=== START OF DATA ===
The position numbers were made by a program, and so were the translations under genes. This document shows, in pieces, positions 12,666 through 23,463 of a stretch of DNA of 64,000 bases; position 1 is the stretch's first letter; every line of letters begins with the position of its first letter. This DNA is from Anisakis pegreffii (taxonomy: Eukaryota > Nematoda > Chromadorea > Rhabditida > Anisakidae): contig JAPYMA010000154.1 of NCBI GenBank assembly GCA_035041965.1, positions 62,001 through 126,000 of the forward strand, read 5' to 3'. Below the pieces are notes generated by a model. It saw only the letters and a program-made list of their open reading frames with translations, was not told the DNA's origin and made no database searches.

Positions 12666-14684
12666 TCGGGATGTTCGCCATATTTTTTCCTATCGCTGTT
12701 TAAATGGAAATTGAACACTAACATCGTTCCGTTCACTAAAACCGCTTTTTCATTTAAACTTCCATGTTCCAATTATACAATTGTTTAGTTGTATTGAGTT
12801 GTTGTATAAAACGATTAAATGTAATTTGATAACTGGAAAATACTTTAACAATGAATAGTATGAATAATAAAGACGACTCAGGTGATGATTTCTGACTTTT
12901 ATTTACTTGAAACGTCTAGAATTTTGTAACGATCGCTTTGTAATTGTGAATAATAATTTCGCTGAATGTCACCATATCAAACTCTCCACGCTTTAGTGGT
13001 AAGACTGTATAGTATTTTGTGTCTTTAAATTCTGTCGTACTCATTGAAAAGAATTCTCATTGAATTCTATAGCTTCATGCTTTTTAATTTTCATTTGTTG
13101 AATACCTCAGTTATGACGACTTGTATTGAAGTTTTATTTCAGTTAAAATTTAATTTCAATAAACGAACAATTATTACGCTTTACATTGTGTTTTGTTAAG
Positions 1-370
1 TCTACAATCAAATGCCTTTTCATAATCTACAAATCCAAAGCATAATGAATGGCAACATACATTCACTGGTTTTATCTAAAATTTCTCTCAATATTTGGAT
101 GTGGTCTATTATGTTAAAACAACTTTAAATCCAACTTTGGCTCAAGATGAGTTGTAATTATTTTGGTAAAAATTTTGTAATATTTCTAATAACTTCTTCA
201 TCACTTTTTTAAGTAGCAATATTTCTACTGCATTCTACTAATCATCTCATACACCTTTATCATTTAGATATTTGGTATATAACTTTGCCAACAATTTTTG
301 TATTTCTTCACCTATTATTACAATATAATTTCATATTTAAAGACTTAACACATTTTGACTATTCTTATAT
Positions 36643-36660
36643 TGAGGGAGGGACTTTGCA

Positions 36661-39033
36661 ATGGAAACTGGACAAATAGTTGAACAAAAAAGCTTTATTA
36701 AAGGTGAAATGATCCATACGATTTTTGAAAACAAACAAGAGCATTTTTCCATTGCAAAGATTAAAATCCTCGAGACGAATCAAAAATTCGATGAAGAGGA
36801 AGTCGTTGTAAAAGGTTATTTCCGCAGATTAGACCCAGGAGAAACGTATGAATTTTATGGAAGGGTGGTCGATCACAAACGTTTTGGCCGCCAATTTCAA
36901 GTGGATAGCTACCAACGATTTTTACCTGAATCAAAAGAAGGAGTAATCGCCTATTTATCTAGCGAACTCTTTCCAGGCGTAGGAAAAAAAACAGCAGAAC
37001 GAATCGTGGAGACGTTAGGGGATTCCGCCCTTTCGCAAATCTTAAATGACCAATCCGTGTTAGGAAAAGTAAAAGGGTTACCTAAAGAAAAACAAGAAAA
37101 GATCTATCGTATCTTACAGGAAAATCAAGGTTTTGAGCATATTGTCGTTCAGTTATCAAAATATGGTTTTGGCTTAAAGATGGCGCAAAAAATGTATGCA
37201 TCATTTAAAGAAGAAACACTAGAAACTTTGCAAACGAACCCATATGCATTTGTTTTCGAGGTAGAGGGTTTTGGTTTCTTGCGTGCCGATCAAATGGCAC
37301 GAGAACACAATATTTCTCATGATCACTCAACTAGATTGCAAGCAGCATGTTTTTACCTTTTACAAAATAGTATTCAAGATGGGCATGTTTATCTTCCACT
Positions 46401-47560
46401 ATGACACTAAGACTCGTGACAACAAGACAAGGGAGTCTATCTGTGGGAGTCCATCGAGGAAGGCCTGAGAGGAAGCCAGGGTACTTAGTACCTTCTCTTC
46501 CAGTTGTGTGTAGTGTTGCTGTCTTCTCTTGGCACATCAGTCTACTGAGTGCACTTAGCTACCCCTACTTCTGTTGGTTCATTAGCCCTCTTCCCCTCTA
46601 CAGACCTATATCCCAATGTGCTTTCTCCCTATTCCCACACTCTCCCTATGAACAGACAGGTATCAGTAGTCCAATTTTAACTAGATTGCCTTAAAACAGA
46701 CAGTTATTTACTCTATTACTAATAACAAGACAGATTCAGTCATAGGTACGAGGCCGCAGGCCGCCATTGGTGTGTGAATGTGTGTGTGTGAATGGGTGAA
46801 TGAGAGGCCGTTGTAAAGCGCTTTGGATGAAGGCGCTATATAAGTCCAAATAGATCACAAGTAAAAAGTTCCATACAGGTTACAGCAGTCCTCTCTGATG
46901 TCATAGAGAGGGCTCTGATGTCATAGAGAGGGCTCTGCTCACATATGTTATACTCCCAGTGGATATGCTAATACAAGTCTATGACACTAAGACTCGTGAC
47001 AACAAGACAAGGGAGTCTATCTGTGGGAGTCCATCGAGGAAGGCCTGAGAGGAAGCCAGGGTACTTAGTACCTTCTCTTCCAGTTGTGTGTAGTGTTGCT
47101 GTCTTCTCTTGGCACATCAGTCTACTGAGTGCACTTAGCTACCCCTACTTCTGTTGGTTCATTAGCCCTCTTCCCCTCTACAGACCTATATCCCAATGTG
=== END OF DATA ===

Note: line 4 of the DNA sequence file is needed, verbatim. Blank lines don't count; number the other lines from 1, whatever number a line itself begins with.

12701 TAAATGGAAATTGAACACTAACATCGTTCCGTTCACTAAAACCGCTTTTTCATTTAAACTTCCATGTTCCAATTATACAATTGTTTAGTTGTATTGAGTT